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  • eahm
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Opus 1.1
  • Last Edit: 05 December, 2013, 01:23:46 PM by eahm

  • o-l-a-v
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Opus 1.1
Reply #1
opustools 0.1.8 (using libopus 1.1) x86 by mozilla (05.12.13)
https://ftp.mozilla.org/pub/mozilla.org/opus/win32/
  • Last Edit: 05 December, 2013, 01:27:48 PM by o-l-a-v

  • eahm
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Opus 1.1
Reply #2
I just did a decoding speed test between Vorbis and Opus. Vorbis has around 1150x and Opus around 200x. Why so much difference and how much can the difference bother the battery life of a device?

AAC is also around 1500x and MP3 around 850x. Of course it depends on the CPU etc but is this low decoding speed symptom of inefficiency? Please correct me if it's wrong and again correct me if 200x is not considered low. How low is considered low with a new generation processor?
  • Last Edit: 05 December, 2013, 02:26:08 PM by eahm

  • jmvalin
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  • Developer
Opus 1.1
Reply #3
http://people.xiph.org/~xiphmont/demo/opus/demo3.shtml Dated as yesterday (2013-12-04), the URL will probably be updated.

http://www.opus-codec.org/downloads/

https://ftp.mozilla.org/pub/mozilla.org/opus/win32/ (thanks o-l-a-v)


Considering that we're still working through the announcement, binaries and webpage updates, ... this is not officially released. It's a bit rude to rush this kind of announcement before we've even had time to announce ourselves or even checked that all files are what they're supposed to be. It also means next time we'll have to to through the trouble of hiding all these files.

  • eahm
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Opus 1.1
Reply #4
Considering that we're still working through the announcement, binaries and webpage updates, ... this is not officially released. It's a bit rude to rush this kind of announcement before we've even had time to announce ourselves or even checked that all files are what they're supposed to be. It also means next time we'll have to to through the trouble of hiding all these files.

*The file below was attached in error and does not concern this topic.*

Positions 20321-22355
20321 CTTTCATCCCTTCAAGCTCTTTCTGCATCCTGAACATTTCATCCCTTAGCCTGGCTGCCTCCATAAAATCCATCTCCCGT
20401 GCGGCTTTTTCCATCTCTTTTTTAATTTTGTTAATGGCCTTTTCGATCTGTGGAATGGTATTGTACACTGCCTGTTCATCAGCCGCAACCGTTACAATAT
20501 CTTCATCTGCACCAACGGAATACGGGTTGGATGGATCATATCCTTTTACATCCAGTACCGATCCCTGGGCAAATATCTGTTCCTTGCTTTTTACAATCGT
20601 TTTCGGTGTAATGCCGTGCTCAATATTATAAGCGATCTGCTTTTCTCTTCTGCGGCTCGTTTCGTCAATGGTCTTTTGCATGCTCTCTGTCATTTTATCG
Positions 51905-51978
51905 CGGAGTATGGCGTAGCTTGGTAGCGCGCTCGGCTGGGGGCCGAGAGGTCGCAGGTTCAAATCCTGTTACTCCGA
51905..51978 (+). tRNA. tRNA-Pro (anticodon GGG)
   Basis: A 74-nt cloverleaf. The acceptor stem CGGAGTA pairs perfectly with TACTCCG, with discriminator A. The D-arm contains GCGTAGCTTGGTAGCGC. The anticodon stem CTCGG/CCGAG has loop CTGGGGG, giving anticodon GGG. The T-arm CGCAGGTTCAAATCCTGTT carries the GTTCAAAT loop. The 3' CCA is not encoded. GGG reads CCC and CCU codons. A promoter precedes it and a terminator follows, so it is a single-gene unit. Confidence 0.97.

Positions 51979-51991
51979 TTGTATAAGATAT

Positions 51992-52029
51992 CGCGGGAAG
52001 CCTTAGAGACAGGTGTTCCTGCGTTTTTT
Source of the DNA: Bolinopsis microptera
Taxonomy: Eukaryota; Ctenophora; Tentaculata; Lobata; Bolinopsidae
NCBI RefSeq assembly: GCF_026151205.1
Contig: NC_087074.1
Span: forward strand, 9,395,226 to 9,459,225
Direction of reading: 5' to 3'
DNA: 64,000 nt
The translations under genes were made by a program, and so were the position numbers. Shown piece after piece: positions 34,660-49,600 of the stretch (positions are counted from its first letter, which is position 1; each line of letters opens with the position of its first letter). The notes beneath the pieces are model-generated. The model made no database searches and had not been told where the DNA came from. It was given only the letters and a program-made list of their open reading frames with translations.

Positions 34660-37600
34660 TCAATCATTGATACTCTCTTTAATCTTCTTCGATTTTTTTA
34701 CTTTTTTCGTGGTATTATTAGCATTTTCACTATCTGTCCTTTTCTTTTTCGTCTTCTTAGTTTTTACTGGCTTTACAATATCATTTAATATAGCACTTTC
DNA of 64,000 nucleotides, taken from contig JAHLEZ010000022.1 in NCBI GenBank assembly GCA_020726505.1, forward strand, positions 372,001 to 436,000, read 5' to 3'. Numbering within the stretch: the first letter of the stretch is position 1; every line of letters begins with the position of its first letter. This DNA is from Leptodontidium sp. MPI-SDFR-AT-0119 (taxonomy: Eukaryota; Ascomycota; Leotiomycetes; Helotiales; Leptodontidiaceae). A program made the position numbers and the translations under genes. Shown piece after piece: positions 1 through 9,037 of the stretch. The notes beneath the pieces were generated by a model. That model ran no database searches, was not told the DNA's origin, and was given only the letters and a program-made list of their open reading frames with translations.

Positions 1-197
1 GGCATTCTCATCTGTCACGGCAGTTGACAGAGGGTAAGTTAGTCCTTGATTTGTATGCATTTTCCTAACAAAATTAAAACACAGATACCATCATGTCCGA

You're right, pardon about that. Can a mod please remove "Officially Released" from the 2nd line of the title of this thread?

With "Officially" I was only trying to say the new source is available, I didn't think it through. And again, I only do this because I get excited with new updates and features and I can't wait for everyone to start testing.

Thank you for the update.
  • Last Edit: 05 December, 2013, 02:24:40 PM by eahm

  • Anakunda
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Opus 1.1
Reply #5
o-l-a-v where did U get opus tools 0.1.8? The referenced link seems to be dead:   
http://downloads.xiph.org/releases/opus/op...ls-0.1.8.tar.gz

  • IgorC
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Opus 1.1
Reply #6
I just did a decoding speed test between Vorbis and Opus. Vorbis has around 1150x and Opus around 200x. Why so much difference and how much can the difference bother the battery life of a device?

AAC is also around 1500x and MP3 around 850x. Of course it depends on the CPU etc but how can be Opus considered a last generation codec if it's so inefficient? Please correct me if it's wrong to think that low decoding speed is symptom or inefficiency and again correct me if 200x is not considered low. How low is considered low with a new generation processor?

We have discussion about decoding speed here http://www.hydrogenaudio.org/forums/index....st&p=817600

Shortly, a smartphone's processors can go lower than 200 MHz in idle mode hence there won't much gain in battery life. Plus display consumes more power than CPU in mobile devices.
Testing on desktop PC has even less sense. 200x isn't enough? It is less than 1%

Also there are 3 variables: quality, complexity and delay. It's hard to increase some of them without decrease another one(s).
While Opus is somewhat more complex it's a high quality codec and ... still low-delay.
Speaking of quality, even 1.1 still doesn't  hit a full potential of format and but it will be interesting to see how Opus now performs against the best encoders around here. 
 

A similar situation has happened with H.264 10 years ago. It consumed more power than previous gen video format.